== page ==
Consider, for a moment, an evaluation of Irving's work under the Daubert factors. The decision in Daubert was motivated in part by a desire to exclude "junk" science. Would its factors exclude "junk" history as well? Testability, the first factor, does not apply to historical scholarship in anything like the traditional controlled laboratory sense no doubt envisioned by the Court. At best, another historian could (as the Penguin team did) revisit all of the sources a colleague cited. In the Irving case, testing of this sort revealed a pattern of questionable interpretations, but did so at an impractically great cost, in both time and money. n54 Daubert's second factor, publication and peer review, does not help separate Irving's work from acceptable historiography. Irving's books have been released by reputable publishing houses and have received favorable reviews from other [sic] German historians. n55 The third factor, a known or potential rate of error, meanwhile, is completely inapplicable as a standard for evaluating historical scholarship. History's focus on past events means that it does not generate predictions that can be verified or disproved. The fourth Daubert factor, existence of standards, requires further development before it can be used to distinguish Irving's work. History, unlike professions such as law or medicine, does not have widely recognized codes of conduct. Its methodological standards are more implicit than explicit. The Irving case, however, showed that it is possible to arrive at a serviceable definition of these standards for legal purposes. Finally, the fifth factor, general acceptance, raises further questions. While scholarly reviews may be pressed into service as a gauge of general acceptance, the Irving example demonstrates their failings as a test for methodological reliability.

This exercise reveals that the Daubert factors cannot be applied to historical scholarship without a great deal of assistance from historians. As in the Irving case, Daubert inquiries would depend on participation by members of the historical profession, who would need to make their own methodological standards explicit, and to enumerate specific instances in which the testimony in question departs from those standards. Making

[*1539] sense of Daubert, in short, requires discipline-centered methodologies and standards. n56 The standard developed in Irving v. Penguin Books, therefore, can fill a new niche in American evidence law because historians, particularly Evans, were instrumental in shaping it. n57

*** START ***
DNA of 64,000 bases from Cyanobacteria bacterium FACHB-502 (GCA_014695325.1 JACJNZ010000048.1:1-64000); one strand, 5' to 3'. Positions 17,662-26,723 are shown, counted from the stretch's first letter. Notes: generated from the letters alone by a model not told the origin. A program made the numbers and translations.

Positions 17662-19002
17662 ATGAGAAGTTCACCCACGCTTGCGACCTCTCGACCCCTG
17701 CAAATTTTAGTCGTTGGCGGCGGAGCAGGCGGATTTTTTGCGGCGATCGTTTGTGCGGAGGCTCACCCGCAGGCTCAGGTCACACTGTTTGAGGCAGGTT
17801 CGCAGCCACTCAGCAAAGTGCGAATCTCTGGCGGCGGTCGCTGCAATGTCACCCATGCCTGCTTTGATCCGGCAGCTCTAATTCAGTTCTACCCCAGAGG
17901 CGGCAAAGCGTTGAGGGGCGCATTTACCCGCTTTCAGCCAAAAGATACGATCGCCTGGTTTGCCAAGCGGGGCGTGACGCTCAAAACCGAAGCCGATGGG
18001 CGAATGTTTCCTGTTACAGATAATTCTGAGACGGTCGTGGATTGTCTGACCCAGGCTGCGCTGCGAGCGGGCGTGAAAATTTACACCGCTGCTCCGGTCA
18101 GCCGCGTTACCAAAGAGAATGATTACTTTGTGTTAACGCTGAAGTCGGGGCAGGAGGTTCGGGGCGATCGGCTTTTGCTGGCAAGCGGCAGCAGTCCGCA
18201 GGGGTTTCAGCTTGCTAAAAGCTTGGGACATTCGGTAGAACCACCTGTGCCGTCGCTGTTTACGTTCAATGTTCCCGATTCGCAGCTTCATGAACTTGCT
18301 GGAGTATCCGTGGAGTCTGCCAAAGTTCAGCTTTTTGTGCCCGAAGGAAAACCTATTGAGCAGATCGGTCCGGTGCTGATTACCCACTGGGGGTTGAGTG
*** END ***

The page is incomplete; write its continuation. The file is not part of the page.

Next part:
But to use the standard developed in the Irving trial necessarily transforms it from an expert witness's testimony in a libel trial about a historian's reputation to a standard for evaluating expert evidence on historical questions. While Gray's "objective historian" standard may have been used to judge Irving as a historian, n58 that is not the use I envision for it in cases in which historians appear as expert witnesses. Gray's standard should not be used for settling scholarly controversies n59 or for establishing a benchmark outside which historians might fear legal liability. Instead, as presented in this Case Note, it is intended as a guide for judges. Given that Daubert places increased responsibility on judges to serve as gatekeepers by excluding questionable expert testimony, Gray's standard would enable them to make better-informed assessments of historical evidence before them. n60 Application of Gray's standard should have inclusionary, not exclusionary, consequences: As long as a historian's methodology satisfies its criteria, his or her testimony should be considered by the judge.

Like many immigrants of an earlier era, however, Gray's standard may find its passage into American society eased by a name change. In keeping with Gray's own language, a better name would be the "conscientious

[*1540] historian" standard. n61 The quest for absolute historical objectivity has been called into question convincingly, n62 and, as a result, the label "objective" appears both naïve and misguided. But the idea of objectivity is not at all central to Gray's standard. Gray's use of the word "objective" results from the specific requirements of the libel defense in the Irving case. The components of Gray's standard do not, in fact, call for the historian to be without personal opinions or inclinations; they merely require him or her to make a balanced assessment of the evidence. n63 Moreover, in their own scholarly publications, both Evans and Lipstadt make it clear that historians can and will have political convictions regarding their fields of study. n64